Changing the habits of a lifetime? Mindfulness meditation and habitual geographies

Lea, J., Cadman, L. and Philo, C. (2015) Changing the habits of a lifetime? Mindfulness meditation and habitual geographies. Cultural Geographies, 22(1), pp. 49-65. (doi: 10.1177/1474474014536519)

Full text not currently available from Enlighten.


Mindfulness meditation (in the context of Mindfulness Based Stress Reduction and Mindfulness Based Cognitive Therapy) is a reflexive practice that seeks to reduce suffering in the form of depression, anxiety and stress. Through a variety of techniques, mindfulness meditation aims to cultivate awareness of the participant’s current experience (notably their thoughts and feelings), as well as an attitude of non-judgement towards this experience. Via Crossley’s (2001) account of the relation between habits and the development of a self-reflexive stance, the paper develops an understanding of agency as distributed across body, mind and context, and which is not fixed in time or space. Drawing on in-depth interviews carried out with students and teachers of mindfulness meditation, the paper analyses the role of dialogue in the practice, and situates it within the wider routines of the participant’s everyday lives.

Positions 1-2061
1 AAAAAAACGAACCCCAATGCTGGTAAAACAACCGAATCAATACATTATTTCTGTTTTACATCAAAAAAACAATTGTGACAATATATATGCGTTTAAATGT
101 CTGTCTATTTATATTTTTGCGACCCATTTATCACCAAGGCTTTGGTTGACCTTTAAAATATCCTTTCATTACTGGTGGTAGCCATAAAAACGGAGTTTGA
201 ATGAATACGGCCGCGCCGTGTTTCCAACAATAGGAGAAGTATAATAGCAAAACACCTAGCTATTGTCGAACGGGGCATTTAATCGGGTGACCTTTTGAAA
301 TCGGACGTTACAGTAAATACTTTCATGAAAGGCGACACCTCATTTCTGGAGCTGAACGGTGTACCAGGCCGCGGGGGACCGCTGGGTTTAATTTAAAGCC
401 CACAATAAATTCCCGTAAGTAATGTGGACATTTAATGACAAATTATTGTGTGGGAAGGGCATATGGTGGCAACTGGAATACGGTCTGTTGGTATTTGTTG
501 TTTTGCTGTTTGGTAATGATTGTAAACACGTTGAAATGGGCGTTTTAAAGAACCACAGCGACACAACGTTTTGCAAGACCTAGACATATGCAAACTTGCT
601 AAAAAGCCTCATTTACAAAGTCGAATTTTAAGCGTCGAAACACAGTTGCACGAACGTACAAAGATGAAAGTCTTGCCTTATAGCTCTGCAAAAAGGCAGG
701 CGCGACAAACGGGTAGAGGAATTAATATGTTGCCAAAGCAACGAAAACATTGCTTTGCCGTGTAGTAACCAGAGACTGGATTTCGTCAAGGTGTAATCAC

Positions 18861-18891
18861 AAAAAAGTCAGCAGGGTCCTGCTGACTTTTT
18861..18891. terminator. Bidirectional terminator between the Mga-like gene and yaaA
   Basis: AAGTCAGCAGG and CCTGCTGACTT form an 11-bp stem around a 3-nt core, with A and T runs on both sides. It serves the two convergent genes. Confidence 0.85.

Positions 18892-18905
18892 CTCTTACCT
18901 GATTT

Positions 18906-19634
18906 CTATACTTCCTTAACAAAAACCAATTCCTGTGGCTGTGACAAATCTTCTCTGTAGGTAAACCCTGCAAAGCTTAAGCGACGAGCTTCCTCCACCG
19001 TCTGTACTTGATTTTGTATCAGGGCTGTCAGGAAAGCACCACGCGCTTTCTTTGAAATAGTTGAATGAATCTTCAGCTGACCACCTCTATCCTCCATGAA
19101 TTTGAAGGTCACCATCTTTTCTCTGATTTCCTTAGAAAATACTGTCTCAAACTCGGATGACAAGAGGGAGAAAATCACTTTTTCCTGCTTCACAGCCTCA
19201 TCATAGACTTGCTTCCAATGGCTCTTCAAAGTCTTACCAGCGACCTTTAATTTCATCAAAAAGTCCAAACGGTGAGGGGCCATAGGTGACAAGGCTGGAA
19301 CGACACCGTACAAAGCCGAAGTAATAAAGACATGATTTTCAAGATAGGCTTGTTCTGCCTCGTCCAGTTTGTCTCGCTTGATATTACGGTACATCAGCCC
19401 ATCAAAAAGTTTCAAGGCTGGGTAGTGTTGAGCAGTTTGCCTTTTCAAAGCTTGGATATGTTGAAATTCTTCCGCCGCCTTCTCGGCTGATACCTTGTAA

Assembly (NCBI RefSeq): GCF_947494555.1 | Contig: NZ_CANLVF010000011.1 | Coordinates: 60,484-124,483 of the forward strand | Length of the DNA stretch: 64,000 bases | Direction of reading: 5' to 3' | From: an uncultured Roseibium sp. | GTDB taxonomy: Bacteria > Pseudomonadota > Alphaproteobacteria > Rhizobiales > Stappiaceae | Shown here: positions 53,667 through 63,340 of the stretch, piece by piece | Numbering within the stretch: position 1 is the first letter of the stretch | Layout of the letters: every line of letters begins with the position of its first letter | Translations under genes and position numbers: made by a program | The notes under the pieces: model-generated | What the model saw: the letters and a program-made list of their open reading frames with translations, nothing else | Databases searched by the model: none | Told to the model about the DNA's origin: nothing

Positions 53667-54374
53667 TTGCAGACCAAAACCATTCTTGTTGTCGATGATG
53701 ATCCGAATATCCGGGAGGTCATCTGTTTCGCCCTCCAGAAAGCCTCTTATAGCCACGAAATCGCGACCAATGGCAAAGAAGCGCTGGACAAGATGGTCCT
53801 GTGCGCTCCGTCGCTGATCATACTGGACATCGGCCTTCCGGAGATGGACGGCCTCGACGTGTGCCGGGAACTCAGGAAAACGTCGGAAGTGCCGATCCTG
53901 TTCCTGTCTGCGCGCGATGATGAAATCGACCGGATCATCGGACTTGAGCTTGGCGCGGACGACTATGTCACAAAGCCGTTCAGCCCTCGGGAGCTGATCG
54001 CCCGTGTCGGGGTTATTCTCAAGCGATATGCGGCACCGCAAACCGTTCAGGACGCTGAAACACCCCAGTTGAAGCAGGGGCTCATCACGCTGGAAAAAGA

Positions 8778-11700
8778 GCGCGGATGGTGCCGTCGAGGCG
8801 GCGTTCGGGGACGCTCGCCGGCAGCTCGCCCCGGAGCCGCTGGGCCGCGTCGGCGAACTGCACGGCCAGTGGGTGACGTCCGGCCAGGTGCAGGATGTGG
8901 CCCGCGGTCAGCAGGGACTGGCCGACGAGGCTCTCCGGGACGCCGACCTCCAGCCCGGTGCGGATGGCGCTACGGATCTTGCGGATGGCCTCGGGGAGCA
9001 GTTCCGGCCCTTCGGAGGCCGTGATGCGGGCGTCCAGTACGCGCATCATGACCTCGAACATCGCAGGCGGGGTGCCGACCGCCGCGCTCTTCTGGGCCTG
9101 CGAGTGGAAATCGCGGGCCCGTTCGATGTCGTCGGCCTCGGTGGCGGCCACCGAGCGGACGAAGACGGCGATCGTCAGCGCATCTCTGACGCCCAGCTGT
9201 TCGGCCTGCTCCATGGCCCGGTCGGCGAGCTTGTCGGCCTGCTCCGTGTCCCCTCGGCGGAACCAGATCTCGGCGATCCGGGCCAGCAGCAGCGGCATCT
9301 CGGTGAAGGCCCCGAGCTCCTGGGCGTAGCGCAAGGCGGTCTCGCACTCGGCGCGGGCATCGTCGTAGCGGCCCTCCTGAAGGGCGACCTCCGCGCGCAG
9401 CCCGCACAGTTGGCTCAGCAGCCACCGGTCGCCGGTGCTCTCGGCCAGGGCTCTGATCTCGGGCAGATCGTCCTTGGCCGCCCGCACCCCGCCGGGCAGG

Item Type:Articles
Glasgow Author(s) Enlighten ID:Philo, Professor Christopher and Lea, Dr Jennifer
Authors: Lea, J., Cadman, L., and Philo, C.
College/School:College of Science and Engineering > School of Geographical and Earth Sciences
Journal Name:Cultural Geographies
Publisher:Sage Publications Ltd.
ISSN (Online):1477-0881

University Staff: Request a correction | Enlighten Editors: Update this record